Half the 52 MasterChef territories have now ordered one of its spin-offs. Celebrity MasterChef is in 15 territories, MasterChef All Stars in four and MasterChef: The Professionals in two. The most popular of the other shows in the franchise is Junior MasterChef, which is now in 18 territories.
One challenge with Junior MasterChef is that of filming with youngsters. An episode of MasterChef generally requires a two-day shoot, with one challenge filmed per day and two per instalment of the show. Typically, that involves eight cameras filming for 9-to-10 hours a day. Those kind of time demands cannot be placed upon kids, meaning Junior MasterChef often has shorter runs, limiting the volume Shine has for tape sales.
The show, which is still for a mainstream audience, offers a MasterChef “double whammy”, Nohr says. “It’s MasterChef plus the heartwarming power of kids. If you have the original, there is that knowledge and relationship with the judges, and you know the them in their more daunting mode. Seeing them then interact with the kids provides an interesting new dynamic.”
“Given a food/cooking show of this nature had never been attempted in primetime, we needed to introduce it as ‘event television’, and this influenced the approach we took with style and presentation,” says Shine Australia boss Mark Fennessy of the scaled-up Ten version. “The network took a huge risk and was a laughing stock when it was announced, but the rewards for that risk are evident.”
Initial ratings were modest, before taking off and hitting an unprecedented level. The finale of season two was the third-most-watched show ever in Australia and forced a national election debate to be rescheduled for fear no-one would tune in while the cooking series was on air.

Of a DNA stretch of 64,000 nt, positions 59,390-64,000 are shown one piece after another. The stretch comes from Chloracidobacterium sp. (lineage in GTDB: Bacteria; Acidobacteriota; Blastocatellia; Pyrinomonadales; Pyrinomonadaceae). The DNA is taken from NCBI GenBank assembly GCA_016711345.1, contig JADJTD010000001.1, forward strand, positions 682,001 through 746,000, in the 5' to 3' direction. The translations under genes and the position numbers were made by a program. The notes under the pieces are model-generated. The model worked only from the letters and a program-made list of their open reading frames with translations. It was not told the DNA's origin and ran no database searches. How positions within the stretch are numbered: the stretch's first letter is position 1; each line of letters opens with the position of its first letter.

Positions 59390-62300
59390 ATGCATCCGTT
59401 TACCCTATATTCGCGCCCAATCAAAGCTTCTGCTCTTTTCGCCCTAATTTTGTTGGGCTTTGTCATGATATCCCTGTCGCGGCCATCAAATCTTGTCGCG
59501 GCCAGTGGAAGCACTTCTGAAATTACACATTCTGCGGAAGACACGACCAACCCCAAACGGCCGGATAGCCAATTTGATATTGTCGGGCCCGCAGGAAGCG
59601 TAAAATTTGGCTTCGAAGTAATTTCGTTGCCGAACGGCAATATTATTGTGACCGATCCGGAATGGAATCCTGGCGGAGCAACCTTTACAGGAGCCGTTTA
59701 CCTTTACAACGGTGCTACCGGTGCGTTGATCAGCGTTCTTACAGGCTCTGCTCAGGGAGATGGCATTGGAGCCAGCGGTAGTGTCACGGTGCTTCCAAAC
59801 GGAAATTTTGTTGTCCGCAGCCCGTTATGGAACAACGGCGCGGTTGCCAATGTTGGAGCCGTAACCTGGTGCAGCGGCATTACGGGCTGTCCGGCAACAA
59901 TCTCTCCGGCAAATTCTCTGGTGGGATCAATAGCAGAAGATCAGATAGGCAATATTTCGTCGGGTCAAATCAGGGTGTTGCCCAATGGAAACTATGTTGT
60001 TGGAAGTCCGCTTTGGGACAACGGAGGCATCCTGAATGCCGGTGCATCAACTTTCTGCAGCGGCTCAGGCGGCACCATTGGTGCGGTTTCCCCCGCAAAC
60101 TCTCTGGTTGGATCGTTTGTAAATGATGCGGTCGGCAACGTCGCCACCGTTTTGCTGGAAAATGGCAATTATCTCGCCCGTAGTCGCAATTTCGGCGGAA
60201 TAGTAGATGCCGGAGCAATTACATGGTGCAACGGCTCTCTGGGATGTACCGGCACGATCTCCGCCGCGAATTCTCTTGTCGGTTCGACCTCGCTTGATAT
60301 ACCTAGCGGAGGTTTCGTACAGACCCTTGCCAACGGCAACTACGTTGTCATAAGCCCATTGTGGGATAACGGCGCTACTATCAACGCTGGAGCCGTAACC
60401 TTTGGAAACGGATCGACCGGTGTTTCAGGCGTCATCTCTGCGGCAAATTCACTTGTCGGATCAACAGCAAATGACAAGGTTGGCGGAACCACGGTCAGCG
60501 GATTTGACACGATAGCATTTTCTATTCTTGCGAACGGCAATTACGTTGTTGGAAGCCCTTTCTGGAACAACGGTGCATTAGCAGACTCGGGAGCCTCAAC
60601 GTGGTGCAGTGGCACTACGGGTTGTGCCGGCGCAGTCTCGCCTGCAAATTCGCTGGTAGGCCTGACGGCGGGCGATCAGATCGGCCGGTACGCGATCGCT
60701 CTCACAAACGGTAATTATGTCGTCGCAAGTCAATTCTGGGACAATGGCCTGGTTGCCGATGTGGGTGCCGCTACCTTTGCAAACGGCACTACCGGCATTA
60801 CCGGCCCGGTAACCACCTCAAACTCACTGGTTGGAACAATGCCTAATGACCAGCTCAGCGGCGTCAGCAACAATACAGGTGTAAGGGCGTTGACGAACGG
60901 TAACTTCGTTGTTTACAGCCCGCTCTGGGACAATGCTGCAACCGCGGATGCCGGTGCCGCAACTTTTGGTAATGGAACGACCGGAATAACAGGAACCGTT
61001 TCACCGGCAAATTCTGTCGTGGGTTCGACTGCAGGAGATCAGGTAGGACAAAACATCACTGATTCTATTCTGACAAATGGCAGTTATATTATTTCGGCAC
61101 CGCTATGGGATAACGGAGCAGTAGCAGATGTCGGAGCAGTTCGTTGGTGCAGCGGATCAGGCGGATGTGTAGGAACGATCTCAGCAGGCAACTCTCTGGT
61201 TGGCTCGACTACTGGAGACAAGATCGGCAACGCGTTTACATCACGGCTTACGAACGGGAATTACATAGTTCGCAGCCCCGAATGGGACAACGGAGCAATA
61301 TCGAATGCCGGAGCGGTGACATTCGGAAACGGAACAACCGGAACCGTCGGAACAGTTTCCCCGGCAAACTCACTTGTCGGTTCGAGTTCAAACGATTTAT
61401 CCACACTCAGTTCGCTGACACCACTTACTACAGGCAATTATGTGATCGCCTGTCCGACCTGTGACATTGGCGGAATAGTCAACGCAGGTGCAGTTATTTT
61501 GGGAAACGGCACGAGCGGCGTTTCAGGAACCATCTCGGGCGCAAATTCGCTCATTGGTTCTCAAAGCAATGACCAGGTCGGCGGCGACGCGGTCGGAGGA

The success, however, didn’t go unnoticed by Ten’s peers. Seven brought in My Kitchen Rules, and under pressure from Ten, Shine altered the MasterChef recipe and the format was changed. The result was that season five was a ratings disappointment and, Fennessy accepts, went “off-brand”.
The reaction, the Shine Australia boss says, was to go back to basics. “We successfully argued for a return to ‘authentic’ MasterChef. We ramped up casting like never before and dispensed with the noisy characters, tricks and gimmicks. We also had active consultation on the network marketing campaign and on-air promos, so the message to the audience was seamless. It worked. The word on the street was that ‘MasterChef was back’, and the ratings began to build once again. Going forward it will be more of the same and then some.”
The upshot is that having looked like coming to the end of its extraordinary run, the resurgent format seems set to air for more seasons. “If we can collectively resist the temptation of increasing the hours or running too many variants, it’s got at least five years and probably more,” Fennessy says.